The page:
Neeraj Agrawal of Battery Ventures has talked of getting to \$2 million in ARR and then having a plan to triple annualized recurring revenue, or ARR, in the first year, triple it again in the second year, and double it in each of three following years. His “triple-triple-double-double-double” has a Tim Hortons kind of ring to it that makes it easy to remember – but not necessarily easy to achieve.

## 2. You need to realize all the implications of giving up part of the ownership

There’s no way around it. By accepting VC funding you will be giving up some control of your company. But you are doing so to accelerate your company’s growth, and ultimately make more money for yourself. If things go well, you will get a bigger return, more quickly, than if you go it alone – even if you own less of the company.

Bottom line: Don’t get hung up on giving up some control. If it’s about control, you’ve got much bigger problems.

That said, there are nuances to consider.

You will probably want to set aside a pool of share options for employees (generally 8% to 15% per round depending on your hiring and retention needs). Be mindful of the fact that those share options will not be coming from the VCs’ pool – they will be coming from the entrepreneurs’.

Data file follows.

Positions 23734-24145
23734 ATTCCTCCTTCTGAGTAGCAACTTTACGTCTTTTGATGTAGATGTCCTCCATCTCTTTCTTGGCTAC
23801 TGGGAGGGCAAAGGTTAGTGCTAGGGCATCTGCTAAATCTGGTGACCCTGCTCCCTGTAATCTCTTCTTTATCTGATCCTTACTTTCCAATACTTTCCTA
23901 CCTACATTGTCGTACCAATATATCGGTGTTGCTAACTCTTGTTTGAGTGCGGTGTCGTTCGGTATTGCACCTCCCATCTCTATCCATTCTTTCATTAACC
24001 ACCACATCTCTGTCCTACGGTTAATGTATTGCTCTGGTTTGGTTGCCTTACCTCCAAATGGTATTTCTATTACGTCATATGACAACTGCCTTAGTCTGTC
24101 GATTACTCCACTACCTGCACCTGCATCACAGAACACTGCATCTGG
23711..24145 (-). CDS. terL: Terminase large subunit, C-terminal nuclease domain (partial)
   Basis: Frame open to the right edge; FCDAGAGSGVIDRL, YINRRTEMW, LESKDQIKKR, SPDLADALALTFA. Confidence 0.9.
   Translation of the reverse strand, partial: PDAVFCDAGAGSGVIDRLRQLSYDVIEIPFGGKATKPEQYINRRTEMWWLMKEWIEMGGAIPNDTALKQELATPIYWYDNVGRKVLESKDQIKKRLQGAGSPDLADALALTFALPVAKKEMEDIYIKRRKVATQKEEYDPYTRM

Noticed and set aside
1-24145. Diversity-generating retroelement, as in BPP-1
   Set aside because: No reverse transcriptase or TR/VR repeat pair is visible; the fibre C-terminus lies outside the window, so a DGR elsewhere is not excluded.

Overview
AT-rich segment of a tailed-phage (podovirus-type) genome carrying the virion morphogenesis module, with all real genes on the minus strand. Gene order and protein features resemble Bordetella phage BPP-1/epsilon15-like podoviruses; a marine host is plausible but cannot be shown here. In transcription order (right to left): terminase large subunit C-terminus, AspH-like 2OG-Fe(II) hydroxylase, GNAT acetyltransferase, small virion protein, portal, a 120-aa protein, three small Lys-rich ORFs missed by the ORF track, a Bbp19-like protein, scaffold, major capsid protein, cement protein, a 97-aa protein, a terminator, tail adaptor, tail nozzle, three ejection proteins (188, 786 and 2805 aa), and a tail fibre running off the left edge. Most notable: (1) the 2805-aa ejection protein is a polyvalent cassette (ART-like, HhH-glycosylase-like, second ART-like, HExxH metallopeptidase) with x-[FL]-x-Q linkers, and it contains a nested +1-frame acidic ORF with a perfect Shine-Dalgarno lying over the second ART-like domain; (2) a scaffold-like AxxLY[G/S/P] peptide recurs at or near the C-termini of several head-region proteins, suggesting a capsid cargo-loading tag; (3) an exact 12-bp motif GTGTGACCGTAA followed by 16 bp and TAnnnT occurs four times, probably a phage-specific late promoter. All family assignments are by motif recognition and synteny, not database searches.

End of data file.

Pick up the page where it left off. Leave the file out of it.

Suppose you and your business partner each start out owning 50% of the firm. When you bring in a VC who takes 25%, your individual shares fall in theory to 37.5% each (37.5% X 2 = 75%).

I say ‘in theory’ because if you are setting aside share options for employees, those options will be coming out of your pool. So in actual fact, the VC will own 25% and you and your partner each own 32.5%, with the remaining 10% set aside for your employees.

## 3. You need to find a VC who is the right fit

As I explained in my previous posting, VC funds come in various sizes. A small VC fund might have \$50 million, a big fund \$1 billion. As I also explained, VCs become active partners in the firms in which they invest.

A VC fund will usually want to invest in a relatively small number of companies. It is easier to keep an eye on 30 startups than 300 of them.

For that reason, bigger VC funds tend to invest larger amounts in individual companies. So don’t go courting a big firm if all you need is \$1 million. You may be too small for them to invest in.